Photography and Fine Art homepage John Walker Photographs 1929-1933
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Film Cannisters   Film Cannister Closeup
Film was stored in these canisters since 1933 and before. All but three of the cans were labeled as to what supposedly were the shooting locations, but they weren't always correct. This created the need for a lot of investigating and seeking help which has come from many visitors to this site. It's been quite a process!

The film collection came to me in the box of canisters shown above. All but three were labeled with enough information to help me determine where some of the shots were made, but as I discovered, the labels didn't cover everything I found on the film. Of course, there is no guarantee that the film in each canister was in the correct canister. More time and effort will answer many of the "where" questions.

When I first took the film out, it became quickly apparent that the images seemed to be a good shape, but the film itself was like uncoiling spring steel. Handling this film would be difficult without getting it to relax a reasonable amount. On the advice of a retired photography professor friend, I carefully rewound each roll onto a developing real and rewashed it for about an hour, treated them with PhotoFlo, and hung them to dry. This worked, restoring the film's elasticity to about 80% or so.

The next step was to cut the rolls into 5 frame strips and store them in archival sleeve pages in a binder with weight on the pages. I hoped that the weight would help to re-flatten the film over time. After nearly ten years, it has helped.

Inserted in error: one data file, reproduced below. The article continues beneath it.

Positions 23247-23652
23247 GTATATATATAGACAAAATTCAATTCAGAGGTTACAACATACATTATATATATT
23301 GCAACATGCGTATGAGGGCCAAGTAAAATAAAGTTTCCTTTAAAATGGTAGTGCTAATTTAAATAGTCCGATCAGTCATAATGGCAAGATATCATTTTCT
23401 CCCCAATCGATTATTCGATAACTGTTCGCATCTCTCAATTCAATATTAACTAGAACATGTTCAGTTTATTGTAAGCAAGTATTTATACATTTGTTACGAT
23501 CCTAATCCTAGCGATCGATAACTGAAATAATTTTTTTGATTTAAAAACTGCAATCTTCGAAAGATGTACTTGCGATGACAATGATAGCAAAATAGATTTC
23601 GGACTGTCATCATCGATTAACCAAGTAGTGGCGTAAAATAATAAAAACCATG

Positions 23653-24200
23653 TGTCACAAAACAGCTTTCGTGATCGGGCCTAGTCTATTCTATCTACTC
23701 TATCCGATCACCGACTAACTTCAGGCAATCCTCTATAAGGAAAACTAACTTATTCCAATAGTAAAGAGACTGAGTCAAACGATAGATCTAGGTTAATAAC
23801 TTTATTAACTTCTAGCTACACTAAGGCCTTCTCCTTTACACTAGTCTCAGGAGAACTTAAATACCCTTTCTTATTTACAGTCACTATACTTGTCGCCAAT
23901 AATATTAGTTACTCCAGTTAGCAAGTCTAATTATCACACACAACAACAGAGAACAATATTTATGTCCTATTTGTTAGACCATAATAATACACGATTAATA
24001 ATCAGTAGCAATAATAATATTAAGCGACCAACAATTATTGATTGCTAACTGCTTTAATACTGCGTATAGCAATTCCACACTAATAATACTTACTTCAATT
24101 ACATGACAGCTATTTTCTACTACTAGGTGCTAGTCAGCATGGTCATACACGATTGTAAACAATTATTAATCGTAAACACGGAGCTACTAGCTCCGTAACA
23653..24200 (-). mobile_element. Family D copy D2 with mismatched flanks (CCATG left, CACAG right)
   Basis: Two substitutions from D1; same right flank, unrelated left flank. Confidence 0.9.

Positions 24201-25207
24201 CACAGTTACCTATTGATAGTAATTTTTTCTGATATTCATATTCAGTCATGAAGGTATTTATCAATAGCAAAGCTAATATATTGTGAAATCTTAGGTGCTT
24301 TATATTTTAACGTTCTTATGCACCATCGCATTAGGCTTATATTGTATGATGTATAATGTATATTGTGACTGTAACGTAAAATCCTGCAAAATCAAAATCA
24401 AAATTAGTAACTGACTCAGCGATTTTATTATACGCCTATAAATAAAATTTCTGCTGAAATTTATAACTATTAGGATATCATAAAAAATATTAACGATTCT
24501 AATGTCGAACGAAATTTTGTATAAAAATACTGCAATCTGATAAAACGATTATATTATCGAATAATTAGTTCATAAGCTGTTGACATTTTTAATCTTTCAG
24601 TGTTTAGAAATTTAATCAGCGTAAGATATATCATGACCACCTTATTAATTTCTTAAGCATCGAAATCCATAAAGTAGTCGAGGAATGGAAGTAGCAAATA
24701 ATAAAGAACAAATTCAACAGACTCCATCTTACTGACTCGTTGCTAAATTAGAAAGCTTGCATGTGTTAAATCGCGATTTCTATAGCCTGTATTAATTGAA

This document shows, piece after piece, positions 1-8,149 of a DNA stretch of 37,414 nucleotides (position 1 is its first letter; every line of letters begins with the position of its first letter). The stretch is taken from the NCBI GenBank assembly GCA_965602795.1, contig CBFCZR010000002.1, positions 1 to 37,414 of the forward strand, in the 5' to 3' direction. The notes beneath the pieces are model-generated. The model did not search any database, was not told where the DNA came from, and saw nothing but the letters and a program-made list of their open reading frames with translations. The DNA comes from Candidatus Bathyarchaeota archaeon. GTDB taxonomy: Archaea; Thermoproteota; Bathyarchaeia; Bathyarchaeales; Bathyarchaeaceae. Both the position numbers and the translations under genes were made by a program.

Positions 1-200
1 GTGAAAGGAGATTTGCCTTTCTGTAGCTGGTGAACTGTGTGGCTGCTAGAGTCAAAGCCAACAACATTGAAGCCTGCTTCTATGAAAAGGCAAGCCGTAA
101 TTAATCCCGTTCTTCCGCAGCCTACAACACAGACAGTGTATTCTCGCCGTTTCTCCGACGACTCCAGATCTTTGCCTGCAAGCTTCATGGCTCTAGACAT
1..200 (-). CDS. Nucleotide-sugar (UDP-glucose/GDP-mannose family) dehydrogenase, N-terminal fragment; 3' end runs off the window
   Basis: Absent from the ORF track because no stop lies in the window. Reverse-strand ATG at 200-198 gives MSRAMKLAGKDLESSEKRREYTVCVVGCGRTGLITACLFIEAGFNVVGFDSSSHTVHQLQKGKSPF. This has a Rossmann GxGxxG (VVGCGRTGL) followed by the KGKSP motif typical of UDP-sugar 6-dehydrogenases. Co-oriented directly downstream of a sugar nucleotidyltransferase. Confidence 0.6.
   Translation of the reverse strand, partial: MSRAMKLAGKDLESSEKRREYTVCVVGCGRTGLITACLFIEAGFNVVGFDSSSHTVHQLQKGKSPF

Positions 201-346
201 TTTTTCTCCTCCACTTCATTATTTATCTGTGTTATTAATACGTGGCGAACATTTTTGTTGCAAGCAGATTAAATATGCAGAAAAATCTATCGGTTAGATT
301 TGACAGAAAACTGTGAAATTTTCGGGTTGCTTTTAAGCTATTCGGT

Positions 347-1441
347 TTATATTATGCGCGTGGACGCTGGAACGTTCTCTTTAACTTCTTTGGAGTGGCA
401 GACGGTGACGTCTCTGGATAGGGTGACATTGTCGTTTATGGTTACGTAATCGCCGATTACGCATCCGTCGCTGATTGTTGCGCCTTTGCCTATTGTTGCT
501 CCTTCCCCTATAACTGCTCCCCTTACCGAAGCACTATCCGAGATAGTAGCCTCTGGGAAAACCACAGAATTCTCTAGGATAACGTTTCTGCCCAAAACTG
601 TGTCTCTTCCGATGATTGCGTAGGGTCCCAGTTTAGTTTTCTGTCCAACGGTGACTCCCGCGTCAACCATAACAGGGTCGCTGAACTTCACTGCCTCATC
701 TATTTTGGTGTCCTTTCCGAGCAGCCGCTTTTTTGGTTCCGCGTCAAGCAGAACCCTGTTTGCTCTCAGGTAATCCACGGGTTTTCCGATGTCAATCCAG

The next step was to scan each negative in order to build an archive, organize it and begin identifying as many images as possible. The initial scans are real basic, just good enough for cataloging purposes, and for building this web gallery. Prints that received purchase requests were then rescanned on my Nikon 8000 film scanner. The scans are at 4,000 dpi, 8 passes with ICE grain reduction turned on. Scratches, stains and other issues needing attention are then fixed digitally.

Be advised that the quality of the images as you see on this website is not necessarily an accurate reflection on the image quality of a print. This applies mostly to tonal range and shadow detail. The film often recorded shadow details to a higher degree than is apparent in the basic scan. The high-resolution scans bring out more detail. You also may notice on some images a blurriness on either the left or right edge. This is on frames that were on the end of a strip and have a bit of a curl. The final scans will completely eliminate curl.